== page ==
I was raised on a farm, and I got out of there as fast as possible. It’s a lot of hard work for not much return. My grandfather made a pretty good life for himself with his farm, but then, he didn’t think he needed much. Heck, he didn’t get electricity until shortly before he died, and that came from a windmill.
My father, unable to make a living at farming, took a second job in the ’50s in order to make ends meet. He worked that job, and the farm, until he retired. It’s been said that a farmer is the only businessman who buys all his stuff retail in order to sell his product wholesale. The idea of the small family farm has long been a myth. If you don’t farm big, you don’t make it.
Enter, agribiz (agriculture businesses or corporate farming). Big corporations currently supply most of the food produced for mass consumption all around the world. Not content with that, some businesses have patented genetically engineered foods. This allows them to not only own the plants, their seeds, etc., but also their offspring. So, for example, if you buy genetically altered corn seeds from Monsanto, harvest the crop and save some of the seeds, you have to pay Monsanto again if you plant any of those saved seeds. That even applies if your neighbor plants Monsanto seeds and his/her crop blows pollen into your field. Your corn is now part Monsanto (whether you want it or not), and if you replant those seeds, you have to pay them. Obviously, there’s gold in them there hills — for agribiz, anyway.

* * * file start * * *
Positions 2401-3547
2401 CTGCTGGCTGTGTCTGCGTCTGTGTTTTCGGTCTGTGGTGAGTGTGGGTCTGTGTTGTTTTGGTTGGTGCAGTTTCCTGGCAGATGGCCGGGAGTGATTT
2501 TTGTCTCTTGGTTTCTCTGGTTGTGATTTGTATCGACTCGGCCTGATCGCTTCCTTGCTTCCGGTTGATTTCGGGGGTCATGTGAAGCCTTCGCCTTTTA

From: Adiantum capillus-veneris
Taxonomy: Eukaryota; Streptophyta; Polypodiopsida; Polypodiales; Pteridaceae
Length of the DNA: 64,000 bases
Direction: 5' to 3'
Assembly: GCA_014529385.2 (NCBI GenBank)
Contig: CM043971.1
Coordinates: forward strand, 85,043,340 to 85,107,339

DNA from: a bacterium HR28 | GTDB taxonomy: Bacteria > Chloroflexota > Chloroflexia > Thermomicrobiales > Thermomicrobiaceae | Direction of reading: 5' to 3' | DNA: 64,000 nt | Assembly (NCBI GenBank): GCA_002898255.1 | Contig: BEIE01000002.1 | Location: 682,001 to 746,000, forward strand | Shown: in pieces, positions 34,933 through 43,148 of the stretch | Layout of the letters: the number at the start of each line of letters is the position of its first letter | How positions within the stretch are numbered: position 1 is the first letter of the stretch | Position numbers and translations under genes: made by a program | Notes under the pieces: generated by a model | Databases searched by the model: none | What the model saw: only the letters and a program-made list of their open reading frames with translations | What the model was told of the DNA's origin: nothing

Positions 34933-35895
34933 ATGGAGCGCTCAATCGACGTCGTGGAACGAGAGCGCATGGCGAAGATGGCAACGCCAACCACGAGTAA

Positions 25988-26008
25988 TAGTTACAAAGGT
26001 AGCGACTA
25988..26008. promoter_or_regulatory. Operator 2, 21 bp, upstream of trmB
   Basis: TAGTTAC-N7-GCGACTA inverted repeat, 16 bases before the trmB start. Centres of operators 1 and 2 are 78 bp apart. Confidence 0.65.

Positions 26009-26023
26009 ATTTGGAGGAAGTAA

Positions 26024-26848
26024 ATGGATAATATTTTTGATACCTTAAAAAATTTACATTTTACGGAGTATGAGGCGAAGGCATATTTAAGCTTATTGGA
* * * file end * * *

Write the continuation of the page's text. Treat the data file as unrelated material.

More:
A lot of folks, unhappy with the way unlabeled, untested, genetically modified foods are spreading, have taken to the courts. Since there aren’t any laws prohibiting agribiz from selling their products, people are attempting to get injunctions against the release of such items until proper testing has been done. But the thing about corporations is: they’re not easily thwarted. Flexing their muscles, they’ve managed to include a “get out of jail free” card in the wording of an upcoming Farm Bill.
A so-called “Monsanto rider,” quietly slipped into the multi-billion dollar FY 2013 Agricultural Appropriations bill, would require – not just allow, but require – the Secretary of Agriculture to grant a temporary permit for the planting or cultivation of a genetically engineered crop, even if a federal court has ordered the planting be halted until an Environmental Impact Statement is completed. All the farmer or the biotech producer has to do is ask, and the questionable crops could be released into the environment where they could potentially contaminate conventional or organic crops and, ultimately, the nation’s food supply.
The time to act on this is right now. This bill has already passed from the committee. It may not be long before it’s voted into law. Then what are you going to do?